CDEDI concerned over Police’s use of force on unarmed citizens

The Centre for Democracy and Economic Development Initiatives (CDEDI) has expressed concern over unwarranted use of force by police following an incident in Mulanje where officers demolished houses, beat up innocent villagers and threw teargas canisters at the villagers.

CDEDI has demanded Police Inspector General George Kainja to institute investigations into the incident.

CDEDI Executive Director Sylvester Namiwa said in a letter to Kainja that early this month, Police in Mulanje went on rampage in Mikundi Village, demolishing houses, beating up innocent villagers and throwing teargas canisters, allegedly in an effort to deal with vandalising and stealing of Seyama Tea Estate property.

Namiwa said that they are concerned with the continued unwarranted use of force on unarmed citizens, especially women, children and the elderly who are locals and estate owners in the tea growing districts of Thyolo and Mulanje.

“Surely, there is no justification of police using force on unarmed and helpless citizens; hence we at CDEDI regret the animosity that police in Mulanje have created between them and the estate owners on one side, and the villagers. We fear the unprofessional handling of the villagers over the said matter has potential to deny the area peace, which everyone desires.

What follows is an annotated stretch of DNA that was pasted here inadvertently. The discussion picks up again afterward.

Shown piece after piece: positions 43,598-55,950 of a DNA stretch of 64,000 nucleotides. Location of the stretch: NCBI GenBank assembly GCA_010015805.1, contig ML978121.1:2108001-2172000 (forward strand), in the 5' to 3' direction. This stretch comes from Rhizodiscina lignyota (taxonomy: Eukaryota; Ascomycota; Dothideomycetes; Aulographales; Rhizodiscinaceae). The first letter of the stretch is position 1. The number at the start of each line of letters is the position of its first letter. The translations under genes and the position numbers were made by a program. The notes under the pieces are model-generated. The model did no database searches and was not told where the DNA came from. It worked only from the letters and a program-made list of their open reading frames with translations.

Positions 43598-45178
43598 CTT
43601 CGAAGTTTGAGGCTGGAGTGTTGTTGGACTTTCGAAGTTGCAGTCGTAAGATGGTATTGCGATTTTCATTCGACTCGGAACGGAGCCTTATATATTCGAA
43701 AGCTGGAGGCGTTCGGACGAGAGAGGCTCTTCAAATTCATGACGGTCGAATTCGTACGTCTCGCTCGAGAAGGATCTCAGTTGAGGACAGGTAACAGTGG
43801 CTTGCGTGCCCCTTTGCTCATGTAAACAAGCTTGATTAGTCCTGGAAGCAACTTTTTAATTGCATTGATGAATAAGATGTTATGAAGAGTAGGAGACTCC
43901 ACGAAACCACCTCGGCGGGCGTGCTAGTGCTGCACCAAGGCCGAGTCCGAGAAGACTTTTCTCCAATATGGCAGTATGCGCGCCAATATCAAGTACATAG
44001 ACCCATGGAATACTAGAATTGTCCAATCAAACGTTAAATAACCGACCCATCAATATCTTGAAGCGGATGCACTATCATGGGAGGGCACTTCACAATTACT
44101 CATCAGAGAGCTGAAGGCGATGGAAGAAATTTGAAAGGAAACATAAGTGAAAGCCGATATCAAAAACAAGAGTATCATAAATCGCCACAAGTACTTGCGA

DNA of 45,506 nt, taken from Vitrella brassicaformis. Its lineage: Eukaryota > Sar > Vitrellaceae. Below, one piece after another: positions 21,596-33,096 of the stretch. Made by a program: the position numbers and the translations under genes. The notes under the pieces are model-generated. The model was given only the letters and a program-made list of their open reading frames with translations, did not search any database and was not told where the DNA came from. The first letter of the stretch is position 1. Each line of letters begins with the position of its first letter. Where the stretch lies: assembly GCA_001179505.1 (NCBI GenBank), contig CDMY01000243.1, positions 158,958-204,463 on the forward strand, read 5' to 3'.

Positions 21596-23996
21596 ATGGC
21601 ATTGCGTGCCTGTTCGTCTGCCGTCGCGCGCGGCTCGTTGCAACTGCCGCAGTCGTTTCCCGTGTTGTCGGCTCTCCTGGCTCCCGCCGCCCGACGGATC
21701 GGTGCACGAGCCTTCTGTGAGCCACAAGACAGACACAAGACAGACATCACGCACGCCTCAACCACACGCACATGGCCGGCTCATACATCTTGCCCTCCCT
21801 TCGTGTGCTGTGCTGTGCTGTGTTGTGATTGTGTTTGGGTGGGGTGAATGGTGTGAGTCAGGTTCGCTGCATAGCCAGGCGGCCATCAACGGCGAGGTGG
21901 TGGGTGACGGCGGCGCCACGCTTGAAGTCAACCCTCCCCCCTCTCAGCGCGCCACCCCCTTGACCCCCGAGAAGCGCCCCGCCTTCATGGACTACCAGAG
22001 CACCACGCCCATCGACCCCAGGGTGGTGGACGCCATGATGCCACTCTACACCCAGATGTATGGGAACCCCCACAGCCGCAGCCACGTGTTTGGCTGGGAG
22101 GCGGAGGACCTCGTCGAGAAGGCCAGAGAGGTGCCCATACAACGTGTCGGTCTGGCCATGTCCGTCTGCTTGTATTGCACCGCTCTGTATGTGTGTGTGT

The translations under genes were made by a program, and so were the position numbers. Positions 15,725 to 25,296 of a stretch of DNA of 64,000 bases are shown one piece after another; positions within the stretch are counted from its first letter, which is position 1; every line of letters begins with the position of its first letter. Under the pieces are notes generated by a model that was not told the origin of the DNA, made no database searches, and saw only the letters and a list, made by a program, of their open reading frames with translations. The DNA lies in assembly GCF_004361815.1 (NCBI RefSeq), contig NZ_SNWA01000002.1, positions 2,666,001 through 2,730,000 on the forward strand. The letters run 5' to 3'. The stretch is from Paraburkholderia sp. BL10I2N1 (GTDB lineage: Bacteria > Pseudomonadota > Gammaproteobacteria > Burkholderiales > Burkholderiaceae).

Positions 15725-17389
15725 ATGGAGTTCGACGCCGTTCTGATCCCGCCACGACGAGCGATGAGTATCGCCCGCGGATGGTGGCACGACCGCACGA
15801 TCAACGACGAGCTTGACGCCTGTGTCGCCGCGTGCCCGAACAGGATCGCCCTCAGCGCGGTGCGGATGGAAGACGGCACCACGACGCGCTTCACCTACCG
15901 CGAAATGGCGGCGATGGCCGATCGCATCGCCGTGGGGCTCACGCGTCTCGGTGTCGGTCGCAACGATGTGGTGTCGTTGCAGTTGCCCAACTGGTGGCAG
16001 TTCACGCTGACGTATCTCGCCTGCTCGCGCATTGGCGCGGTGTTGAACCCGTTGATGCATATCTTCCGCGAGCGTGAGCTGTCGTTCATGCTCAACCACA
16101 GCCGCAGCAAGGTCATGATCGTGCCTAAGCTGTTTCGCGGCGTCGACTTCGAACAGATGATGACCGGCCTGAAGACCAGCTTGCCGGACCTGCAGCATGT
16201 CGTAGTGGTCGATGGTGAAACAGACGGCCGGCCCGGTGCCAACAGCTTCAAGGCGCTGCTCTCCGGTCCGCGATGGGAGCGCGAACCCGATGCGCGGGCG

“CDEDI has also noted the shameless attempt by Mulanje Police to let alleged looting and stealing of Seyama Tea Estate property overshadow the death of a suspect who was found stealing trees belonging to the estate. It is reported that the deceased breathed his last while receiving medical treatment at Mulanje District Hospital on September 4, 2021,” he said.

He then said that  they do not condone stealing, but they categorically condemn use of unwarranted force on any suspect as they believe police and courts are readily available to handle such matters.

He went to say that they believe that professional police have civil methods that they are supposed to use when searching for stolen property and dispersing controlling crowds, unlike the use of teargas and excessive force, which is turning out to be the norm.